Copyright 1999 Reed Business Information, Inc. --This text refers to the Hardcover edition.
What Other Items Do Customers Buy After Viewing This Item?
Top Customer Reviews
Mai's own story is full of that heart-rending division as she comes to term with her husband's family, who while very supportive of their daughter-in-law, really are not aware of the enormous drama taking place in the souls of this family. It is not like the Viet Namese to be outwardly emotional, and so their resolve to be brave in the face of often crushing personal sacrifice leaves you stunned.
One of the things I got from this book was that the US never stood a chance. The Us never understood what the central issue was for the Viet Namese people, inspite of having liberated themselves from similar colonialism in their own history. Replacing one colonialist for another, be they kinder or crueler, was not the point: they were still colonialists, and too often the US opted for choices based on ideologies instead of on the human factor, a point the Viet Minh knew was more powerful than bullets.
The war decimated Viet Namese as well as Americans, a point too often overlooked in the rush to build monuments to people who had no business there to begin with. The killing fields that would follow in the wake of the US departure would exact a toll on the humanity of a remarkable people.Read more ›
Many have justifiably compared this book to Wild Swans, the multi-generational tale of a Chinese family. There are many parallels between the two. But there are fundamental differences that, in my mind, negate many of the similarities. First is that Wild Swans focuses mainly on the women in the family while Sacred Willow is more equitable in its coverage of women and men in the family. Perhaps more important to my political mind is that, in Wild Swans, the family joined the Party that persecuted them while in Sacred Willow, the family tried their best to keep the ruling forces at a safe distance. An earlier reviewer cites this distance as a flaw in the story. It certainly makes the tragedy of Sacred Willow less ironic, but the family seems all the worse for it.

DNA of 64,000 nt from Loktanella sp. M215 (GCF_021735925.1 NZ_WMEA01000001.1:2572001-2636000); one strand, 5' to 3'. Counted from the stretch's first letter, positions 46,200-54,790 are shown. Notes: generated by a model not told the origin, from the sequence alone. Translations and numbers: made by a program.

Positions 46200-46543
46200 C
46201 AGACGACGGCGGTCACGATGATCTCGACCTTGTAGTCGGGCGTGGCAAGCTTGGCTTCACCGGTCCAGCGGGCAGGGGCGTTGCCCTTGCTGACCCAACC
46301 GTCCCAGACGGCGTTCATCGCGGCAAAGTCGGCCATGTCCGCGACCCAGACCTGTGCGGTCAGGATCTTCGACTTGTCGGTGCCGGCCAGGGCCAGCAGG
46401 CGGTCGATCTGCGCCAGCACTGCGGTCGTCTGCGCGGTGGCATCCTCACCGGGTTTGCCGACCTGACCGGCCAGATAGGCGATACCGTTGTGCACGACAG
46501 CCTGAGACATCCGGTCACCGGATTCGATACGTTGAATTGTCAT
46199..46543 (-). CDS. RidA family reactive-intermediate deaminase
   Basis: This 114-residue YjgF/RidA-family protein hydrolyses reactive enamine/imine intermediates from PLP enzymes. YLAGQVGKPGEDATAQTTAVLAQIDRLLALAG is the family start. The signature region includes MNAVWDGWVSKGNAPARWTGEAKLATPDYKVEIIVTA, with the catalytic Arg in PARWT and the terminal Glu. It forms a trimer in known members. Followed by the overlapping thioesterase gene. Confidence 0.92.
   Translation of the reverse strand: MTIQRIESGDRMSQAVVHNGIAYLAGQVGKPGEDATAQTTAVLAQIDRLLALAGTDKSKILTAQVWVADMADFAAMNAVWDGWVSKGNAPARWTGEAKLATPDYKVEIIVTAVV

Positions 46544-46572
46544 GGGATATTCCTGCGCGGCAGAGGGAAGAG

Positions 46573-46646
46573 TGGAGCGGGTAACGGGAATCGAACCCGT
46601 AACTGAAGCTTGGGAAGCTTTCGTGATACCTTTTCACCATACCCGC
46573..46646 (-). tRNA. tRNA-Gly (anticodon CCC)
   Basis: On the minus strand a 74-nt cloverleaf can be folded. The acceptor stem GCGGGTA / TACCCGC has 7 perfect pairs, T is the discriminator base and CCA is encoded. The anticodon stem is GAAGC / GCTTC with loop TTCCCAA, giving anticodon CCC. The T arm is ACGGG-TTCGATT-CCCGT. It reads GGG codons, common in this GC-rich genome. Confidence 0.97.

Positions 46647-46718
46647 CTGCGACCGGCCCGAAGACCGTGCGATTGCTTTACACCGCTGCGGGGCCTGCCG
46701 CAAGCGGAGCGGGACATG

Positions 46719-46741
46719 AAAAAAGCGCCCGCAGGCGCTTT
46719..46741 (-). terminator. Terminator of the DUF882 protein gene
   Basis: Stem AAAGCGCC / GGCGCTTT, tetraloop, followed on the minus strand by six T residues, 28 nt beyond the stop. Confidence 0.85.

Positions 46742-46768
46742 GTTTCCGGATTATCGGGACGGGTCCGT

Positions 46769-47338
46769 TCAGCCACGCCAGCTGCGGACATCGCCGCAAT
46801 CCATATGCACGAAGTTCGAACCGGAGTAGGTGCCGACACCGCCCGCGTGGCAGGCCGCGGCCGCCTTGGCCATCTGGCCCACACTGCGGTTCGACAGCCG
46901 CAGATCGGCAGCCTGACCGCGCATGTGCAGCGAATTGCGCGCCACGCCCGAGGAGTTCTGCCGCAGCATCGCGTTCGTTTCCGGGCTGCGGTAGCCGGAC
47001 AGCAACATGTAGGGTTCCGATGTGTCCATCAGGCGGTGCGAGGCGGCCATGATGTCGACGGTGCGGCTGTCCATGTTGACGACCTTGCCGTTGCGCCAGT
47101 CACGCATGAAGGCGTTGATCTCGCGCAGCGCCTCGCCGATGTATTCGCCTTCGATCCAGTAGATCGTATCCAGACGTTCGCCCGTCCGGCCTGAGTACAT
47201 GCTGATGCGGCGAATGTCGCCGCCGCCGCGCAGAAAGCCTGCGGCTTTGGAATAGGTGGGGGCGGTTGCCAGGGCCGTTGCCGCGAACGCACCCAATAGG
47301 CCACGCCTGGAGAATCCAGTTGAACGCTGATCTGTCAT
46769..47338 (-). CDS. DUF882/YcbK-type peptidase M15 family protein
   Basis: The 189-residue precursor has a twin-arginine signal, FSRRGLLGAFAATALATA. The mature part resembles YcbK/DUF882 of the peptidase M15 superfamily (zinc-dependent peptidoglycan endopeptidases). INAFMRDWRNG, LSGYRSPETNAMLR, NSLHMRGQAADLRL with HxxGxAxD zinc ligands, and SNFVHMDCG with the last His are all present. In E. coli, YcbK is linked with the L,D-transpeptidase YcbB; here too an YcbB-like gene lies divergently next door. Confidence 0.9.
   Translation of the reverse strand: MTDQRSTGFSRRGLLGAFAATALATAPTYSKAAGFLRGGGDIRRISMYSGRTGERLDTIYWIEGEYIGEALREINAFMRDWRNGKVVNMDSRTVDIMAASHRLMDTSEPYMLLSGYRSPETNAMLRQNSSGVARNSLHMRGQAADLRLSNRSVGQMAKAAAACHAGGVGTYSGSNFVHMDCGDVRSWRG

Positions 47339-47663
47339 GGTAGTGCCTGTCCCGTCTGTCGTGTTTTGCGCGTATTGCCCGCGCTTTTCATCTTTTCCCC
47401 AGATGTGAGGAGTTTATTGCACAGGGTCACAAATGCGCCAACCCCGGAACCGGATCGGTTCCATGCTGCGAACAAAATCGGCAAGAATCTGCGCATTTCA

I flew helicopters in the Mekong Delta in 1966-67 at Vinh Long, with the Outlaws of the 175th Aviation Company--a very lucky assignment. I grew familiar with the terrain this VN author describes and the torment of her citizenry in this conflict. Every vet and family member of a Vietnam vet should have this book in their library; hurry up and buy it before it is past!! My book of the same title as my unit covers our flying experiences as youthful US Army Aviators.
In addition, Elliot's coverage of an unwieldly time span is impressively complete, even though the ealiest events comprise only a few chapters of this 500-page tome.
Elliot keeps her references to her experiences in America to the bare minimum necessary to flesh out the story, which I found appropriate in a book about Vietnam (not about the Vietnamese-American immigrant experience). There are several memoirs out there dealing with Vietnam, but none are as clearly focused on Vietnam, or have near as broad a depth as this book. I am utterly satisfied and excited to have this one in my personal library.